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Leaked Apple Documents Show How They Decide What To Do With Your Busted iPhone

An internal Apple document made the rounds online this week after someone leaked it.

The guide details how Apple decides what's covered under an iPhone's warranty. 

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Dated March 3, the "Visual/Mechanical Inspection Guide" (VMI) showed up recently on Dropbox, and applies to the iPhone 6, 6s, and 7 generations. Business Insider did not publish a direct link, but shared screenshots from the document.

The VMI shows common issues that are covered under the warranty: 

Business Insider

One Apple technician told Business Insider:

We have one just like that for all of the products. It's used more for the physical inspection and how to determine cost for damage. That's basically half the training for iPhone techs.

Another Apple technician said that VMIs are "something we use, but we don't refer to it all that often unless we get some oddball issue. We can normally pick out abnormal issues without using it.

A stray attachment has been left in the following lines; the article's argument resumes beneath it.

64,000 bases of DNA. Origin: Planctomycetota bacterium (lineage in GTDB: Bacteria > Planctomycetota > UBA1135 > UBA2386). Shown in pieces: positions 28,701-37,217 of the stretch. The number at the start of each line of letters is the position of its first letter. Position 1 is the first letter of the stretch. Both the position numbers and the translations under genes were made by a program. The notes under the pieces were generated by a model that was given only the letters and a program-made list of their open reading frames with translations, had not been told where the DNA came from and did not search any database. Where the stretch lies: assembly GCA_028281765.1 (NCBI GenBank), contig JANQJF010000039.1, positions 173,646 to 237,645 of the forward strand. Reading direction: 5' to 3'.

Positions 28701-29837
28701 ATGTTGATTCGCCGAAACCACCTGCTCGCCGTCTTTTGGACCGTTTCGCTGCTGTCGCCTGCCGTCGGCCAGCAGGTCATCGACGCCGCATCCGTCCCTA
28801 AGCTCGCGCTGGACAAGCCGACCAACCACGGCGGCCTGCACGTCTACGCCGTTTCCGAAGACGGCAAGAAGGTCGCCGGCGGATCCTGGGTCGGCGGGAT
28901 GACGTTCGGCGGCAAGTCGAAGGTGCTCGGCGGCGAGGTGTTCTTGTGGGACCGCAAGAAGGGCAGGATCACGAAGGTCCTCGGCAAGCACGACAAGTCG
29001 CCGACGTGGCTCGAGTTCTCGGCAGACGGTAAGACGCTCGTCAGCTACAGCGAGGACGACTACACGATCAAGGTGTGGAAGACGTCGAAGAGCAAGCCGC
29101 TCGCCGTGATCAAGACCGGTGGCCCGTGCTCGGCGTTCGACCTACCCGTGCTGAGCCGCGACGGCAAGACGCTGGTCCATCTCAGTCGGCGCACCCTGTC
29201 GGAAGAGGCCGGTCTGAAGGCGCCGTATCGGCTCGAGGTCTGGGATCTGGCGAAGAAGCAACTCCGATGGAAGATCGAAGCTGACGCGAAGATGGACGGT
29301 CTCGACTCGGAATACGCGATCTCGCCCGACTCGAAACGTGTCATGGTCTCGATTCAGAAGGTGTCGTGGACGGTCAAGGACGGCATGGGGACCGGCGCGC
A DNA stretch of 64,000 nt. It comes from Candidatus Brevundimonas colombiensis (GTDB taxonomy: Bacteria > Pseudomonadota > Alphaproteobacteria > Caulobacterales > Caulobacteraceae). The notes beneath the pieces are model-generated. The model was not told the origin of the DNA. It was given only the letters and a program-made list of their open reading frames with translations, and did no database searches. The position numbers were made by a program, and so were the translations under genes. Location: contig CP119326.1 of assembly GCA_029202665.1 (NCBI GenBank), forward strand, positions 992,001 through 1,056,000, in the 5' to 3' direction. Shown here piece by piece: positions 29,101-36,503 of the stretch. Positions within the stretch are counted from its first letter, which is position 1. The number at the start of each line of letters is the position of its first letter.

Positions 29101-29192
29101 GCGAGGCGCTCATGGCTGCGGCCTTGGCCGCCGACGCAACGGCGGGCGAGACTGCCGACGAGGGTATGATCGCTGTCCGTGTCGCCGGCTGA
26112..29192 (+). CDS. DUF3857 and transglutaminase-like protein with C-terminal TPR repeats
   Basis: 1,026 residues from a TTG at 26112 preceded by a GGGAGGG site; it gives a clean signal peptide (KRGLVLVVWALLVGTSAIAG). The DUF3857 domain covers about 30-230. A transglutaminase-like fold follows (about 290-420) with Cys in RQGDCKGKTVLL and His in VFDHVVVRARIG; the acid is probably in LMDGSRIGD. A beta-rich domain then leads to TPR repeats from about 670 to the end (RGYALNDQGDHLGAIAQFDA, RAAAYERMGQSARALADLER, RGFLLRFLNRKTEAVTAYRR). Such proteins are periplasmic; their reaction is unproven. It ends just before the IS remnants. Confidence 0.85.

Without Apple Care Insurance, out-of-warranty service fees are based on the severity of the problem:

Business Insider

Water damage cannot be covered by the warranty!

Here's a list of questions customer service reps ask to determine if a phone has suffered water damage:

Business Insider

The leaked VMI reflected a change in the warranty coverage. 

Apparently, in 2014 Apple decided to cover a single hairline crack. Also, if there are dead pixels on the screen, the owner has to specifically ask to have them repaired.

Apple will not change their policy on cosmetic damage. So... if you drop it, you pay for it. 

Business Insider

If a customer has problems not discussed in the VMI, their phone might still be repaired under warranty. 

One Apple employee said the rules listed on the VMI don't necessarily inform all final decisions:

There are always those one-off issues that the phone is technically not covered under warranty but we swap the phone anyways under warranty.

Even though their employees are talking, Apple isn't responding with a comment.  

H/T: Business Insider, Apple Insider